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Secrets to Growing Fruit Trees Faster

apple tree image by Jeffrey Zalesny from

Fruit trees are a wise investment in your home. They provide attractive greenery and shade, and, in time, will produce food. Fruit trees are easy to grow—even in northern climates fruit such as apples do well, due to the length of the winter chill they need to set fruit. Most fruit trees will produce within about three years of planting a sapling. You can ensure that this happens by following a few tips.

Purchase Grafted Trees

Although you can start many types of fruit trees from their seeds, doing this has disadvantages. First, you won’t be certain that the fruit your tree produces will be the same as the parent tree, because many varieties are hybrids that do not reproduce “true to type.” Grafted trees, on the other hand, combine the best traits of two types of the same tree and can be brought into bearing in 2 or 3 years, according to the University of Minnesota.

Buy Varieties Suited to Your Region

Different parts of the country, and the world at large, are conducive to some plants but not to others. Fruit trees are no exception to this rule. For example, if you live in a southern state where the winters are mild, you won’t have success growing a stone fruit such as peaches or plums that requires 600 hours or more of temperatures below 45 degrees Fahrenheit, according to the town website of Bainbridge, Georgia. However, many types of fruit trees have been developed that thrive in places with warmer winters. Conversely, many fruit trees will not succeed in areas where the winters are extremely cold.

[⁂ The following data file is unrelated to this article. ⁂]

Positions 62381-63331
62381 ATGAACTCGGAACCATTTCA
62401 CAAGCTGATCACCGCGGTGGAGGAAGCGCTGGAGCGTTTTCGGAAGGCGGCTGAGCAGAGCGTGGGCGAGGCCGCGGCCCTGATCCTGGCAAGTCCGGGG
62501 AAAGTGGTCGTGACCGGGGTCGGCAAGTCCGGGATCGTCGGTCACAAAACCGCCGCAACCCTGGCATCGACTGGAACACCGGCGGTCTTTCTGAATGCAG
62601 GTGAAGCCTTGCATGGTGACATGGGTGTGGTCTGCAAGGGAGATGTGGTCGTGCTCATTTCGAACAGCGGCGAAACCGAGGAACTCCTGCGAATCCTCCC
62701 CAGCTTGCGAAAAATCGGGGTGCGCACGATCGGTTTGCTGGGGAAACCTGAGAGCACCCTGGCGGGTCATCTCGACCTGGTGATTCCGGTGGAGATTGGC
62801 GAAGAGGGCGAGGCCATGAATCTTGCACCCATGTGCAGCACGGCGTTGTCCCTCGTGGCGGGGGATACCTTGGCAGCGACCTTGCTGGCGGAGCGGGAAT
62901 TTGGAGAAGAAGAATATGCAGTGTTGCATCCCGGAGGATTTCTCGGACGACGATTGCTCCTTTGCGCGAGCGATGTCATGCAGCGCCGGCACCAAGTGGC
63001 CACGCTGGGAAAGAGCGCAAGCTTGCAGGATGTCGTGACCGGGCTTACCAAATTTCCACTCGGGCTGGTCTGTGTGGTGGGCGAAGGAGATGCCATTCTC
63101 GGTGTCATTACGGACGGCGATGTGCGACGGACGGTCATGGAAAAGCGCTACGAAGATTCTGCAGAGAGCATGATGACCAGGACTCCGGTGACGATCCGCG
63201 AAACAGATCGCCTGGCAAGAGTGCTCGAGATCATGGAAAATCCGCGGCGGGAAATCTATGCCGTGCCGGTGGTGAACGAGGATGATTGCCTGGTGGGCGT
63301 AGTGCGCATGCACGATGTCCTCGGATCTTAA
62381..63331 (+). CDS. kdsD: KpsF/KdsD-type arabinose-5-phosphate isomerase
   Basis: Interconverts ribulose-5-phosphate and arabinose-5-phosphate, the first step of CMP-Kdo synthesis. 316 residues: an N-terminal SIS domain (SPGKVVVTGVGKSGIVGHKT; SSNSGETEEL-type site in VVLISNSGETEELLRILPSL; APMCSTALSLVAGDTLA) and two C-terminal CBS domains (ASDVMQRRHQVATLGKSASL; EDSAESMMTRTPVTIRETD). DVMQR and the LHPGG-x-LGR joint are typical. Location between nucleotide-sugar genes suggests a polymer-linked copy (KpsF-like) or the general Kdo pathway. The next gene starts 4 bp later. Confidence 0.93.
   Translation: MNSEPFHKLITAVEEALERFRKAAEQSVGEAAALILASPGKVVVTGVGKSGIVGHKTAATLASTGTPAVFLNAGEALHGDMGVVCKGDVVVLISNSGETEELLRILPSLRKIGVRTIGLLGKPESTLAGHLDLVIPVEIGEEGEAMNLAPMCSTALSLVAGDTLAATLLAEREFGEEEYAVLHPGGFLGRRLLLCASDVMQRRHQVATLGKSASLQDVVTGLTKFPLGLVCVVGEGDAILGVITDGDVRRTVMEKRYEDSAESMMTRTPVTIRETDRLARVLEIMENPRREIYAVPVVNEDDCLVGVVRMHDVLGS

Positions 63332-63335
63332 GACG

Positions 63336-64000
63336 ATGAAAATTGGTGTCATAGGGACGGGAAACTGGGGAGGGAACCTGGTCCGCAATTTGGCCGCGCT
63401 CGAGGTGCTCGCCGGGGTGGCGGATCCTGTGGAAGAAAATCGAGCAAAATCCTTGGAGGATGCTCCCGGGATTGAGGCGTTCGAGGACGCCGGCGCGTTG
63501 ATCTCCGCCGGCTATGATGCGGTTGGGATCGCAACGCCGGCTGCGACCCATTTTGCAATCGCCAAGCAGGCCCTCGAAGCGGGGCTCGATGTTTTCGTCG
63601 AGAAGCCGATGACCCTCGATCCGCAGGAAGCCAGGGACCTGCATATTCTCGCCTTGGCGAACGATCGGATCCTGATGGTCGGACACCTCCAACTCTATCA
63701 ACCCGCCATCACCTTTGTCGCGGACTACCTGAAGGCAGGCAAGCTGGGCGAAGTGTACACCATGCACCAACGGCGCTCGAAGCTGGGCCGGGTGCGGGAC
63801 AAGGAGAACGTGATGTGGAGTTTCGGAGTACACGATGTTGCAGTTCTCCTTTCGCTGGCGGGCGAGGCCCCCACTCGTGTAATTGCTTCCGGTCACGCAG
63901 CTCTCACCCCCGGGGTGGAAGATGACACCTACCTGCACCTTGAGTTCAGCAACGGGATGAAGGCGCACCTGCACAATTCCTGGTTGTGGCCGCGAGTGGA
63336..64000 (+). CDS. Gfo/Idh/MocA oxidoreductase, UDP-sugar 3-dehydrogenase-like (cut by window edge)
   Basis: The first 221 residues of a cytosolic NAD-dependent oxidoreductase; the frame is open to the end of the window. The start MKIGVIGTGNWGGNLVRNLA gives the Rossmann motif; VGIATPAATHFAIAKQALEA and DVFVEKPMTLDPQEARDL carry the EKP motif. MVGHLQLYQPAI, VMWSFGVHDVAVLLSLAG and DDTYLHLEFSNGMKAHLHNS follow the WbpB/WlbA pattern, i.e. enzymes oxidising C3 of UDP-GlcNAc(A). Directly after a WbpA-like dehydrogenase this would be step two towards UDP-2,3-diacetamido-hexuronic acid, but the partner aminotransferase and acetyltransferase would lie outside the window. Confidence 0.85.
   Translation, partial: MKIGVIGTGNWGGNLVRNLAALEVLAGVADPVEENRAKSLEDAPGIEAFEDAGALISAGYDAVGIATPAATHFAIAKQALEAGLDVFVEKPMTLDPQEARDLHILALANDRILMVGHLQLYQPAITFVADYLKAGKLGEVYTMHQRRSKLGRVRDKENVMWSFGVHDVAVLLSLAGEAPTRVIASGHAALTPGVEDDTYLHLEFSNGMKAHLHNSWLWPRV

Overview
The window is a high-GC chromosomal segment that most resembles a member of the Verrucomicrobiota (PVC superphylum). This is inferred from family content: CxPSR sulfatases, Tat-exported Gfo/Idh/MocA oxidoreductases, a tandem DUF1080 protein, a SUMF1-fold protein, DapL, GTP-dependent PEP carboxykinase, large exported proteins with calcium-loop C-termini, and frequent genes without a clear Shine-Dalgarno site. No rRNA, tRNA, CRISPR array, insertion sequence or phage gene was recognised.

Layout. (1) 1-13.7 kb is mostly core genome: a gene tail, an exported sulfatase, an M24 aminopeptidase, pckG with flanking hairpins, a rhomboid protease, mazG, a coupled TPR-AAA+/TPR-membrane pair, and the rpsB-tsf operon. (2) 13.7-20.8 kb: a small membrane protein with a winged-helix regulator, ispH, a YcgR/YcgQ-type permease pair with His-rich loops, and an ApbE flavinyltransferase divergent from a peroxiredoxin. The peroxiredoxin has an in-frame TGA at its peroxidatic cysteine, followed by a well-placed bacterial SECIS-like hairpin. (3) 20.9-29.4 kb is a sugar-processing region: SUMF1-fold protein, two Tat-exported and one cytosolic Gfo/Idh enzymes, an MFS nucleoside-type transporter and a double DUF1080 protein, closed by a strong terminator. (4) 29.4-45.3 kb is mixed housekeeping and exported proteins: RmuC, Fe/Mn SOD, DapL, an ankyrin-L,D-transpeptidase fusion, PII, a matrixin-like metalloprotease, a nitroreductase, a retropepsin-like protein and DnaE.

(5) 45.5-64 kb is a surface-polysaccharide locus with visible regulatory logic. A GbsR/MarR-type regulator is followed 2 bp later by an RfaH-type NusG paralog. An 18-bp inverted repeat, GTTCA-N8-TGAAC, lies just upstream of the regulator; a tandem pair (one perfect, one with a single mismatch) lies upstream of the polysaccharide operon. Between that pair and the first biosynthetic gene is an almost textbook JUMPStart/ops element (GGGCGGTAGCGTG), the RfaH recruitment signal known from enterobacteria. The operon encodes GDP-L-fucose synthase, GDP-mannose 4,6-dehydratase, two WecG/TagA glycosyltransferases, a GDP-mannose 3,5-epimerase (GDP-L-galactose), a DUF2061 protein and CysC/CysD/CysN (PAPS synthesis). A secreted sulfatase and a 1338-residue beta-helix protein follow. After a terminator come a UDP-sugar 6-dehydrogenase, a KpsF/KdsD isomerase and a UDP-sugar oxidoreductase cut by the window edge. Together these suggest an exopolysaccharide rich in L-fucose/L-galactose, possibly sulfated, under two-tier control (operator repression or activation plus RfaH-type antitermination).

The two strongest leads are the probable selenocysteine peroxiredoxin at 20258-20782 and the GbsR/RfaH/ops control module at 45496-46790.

Choose a Dwarf Variety

Smaller trees often produce fruit sooner than their larger cousins. For example, the dwarf Fuji apple can produce fruit its first year, according to Fast Growing Trees Nursery. This particular apple tree grows to only 15 feet in height and is appropriate for gardens in USDA climate zones 6 through 9. Specialty nurseries prune young trees to encourage extra branches to grow. According to Fast Growing Trees Nursery, “More branches mean more fruit, a healthier tree and faster apple production.” They continue by stating that many nurseries sell “whips,” which are tall, thin saplings with no lateral branches—these experts conclude that “they can take several years to fruit and will generally be less productive when mature."

Give Your Tree the Conditions It Needs

When you plant fruit trees in sunny areas that have rich, well-draining soil, they will grow stronger and healthier than trees that you plant in less hospitable environments. Fertilizer is important as well--if you research your particular type of fruit tree, you can learn about the best type of plant food and the frequency at which you should apply it. Keep insect pests under control by treating your tree with an appropriate product for the type of insect as soon as you notice the beginning of an infestation. Also control diseases by pruning off affected branches and possibly using a fungicide or other appropriate product for the specific disease.

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